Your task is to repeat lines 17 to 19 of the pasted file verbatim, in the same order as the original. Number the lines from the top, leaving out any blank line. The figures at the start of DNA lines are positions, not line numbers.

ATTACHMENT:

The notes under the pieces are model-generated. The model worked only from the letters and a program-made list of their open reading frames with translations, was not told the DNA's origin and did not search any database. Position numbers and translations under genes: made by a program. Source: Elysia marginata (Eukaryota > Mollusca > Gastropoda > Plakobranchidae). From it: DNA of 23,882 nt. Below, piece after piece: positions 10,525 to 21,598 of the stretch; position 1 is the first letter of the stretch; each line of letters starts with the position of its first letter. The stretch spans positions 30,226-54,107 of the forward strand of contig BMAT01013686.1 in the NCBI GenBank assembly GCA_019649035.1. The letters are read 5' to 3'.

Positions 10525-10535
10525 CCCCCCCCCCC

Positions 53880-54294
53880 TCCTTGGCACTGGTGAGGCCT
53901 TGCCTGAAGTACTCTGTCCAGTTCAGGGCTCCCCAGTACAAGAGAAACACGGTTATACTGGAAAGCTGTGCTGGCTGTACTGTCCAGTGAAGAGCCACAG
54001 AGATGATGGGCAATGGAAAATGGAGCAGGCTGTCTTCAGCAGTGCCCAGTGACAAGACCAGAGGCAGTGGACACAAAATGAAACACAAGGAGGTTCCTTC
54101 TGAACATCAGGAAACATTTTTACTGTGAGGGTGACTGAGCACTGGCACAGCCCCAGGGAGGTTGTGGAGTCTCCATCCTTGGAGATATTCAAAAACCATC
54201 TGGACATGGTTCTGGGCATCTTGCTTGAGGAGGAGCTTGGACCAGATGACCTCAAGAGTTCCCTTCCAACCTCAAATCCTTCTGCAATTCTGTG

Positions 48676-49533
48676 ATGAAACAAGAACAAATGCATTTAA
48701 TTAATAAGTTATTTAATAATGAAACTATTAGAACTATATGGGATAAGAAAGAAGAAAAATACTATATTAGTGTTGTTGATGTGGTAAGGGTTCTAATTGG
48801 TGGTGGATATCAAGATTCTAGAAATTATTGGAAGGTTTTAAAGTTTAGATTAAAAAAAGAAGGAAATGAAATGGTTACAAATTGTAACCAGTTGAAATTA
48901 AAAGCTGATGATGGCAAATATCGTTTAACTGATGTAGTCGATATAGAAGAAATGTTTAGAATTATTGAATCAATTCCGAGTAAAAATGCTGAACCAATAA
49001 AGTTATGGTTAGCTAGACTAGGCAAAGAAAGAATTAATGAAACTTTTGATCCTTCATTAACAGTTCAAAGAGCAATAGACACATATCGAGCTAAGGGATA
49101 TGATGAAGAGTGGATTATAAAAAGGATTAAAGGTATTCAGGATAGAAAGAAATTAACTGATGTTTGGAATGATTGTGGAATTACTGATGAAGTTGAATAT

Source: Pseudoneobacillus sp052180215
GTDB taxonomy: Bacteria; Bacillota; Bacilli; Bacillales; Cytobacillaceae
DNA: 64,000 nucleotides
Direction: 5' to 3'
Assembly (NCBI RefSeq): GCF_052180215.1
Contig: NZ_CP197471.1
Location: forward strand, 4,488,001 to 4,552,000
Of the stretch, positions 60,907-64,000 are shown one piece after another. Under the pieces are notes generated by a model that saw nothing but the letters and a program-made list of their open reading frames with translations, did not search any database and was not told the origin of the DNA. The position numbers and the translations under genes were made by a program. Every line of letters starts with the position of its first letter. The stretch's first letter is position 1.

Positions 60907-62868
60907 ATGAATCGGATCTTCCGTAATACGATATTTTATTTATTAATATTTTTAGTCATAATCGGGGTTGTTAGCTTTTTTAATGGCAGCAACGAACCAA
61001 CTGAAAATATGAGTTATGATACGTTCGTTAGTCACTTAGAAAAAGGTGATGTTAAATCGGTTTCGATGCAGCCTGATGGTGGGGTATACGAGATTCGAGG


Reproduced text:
Source: Pseudoneobacillus sp052180215
GTDB taxonomy: Bacteria; Bacillota; Bacilli; Bacillales; Cytobacillaceae
DNA: 64,000 nucleotides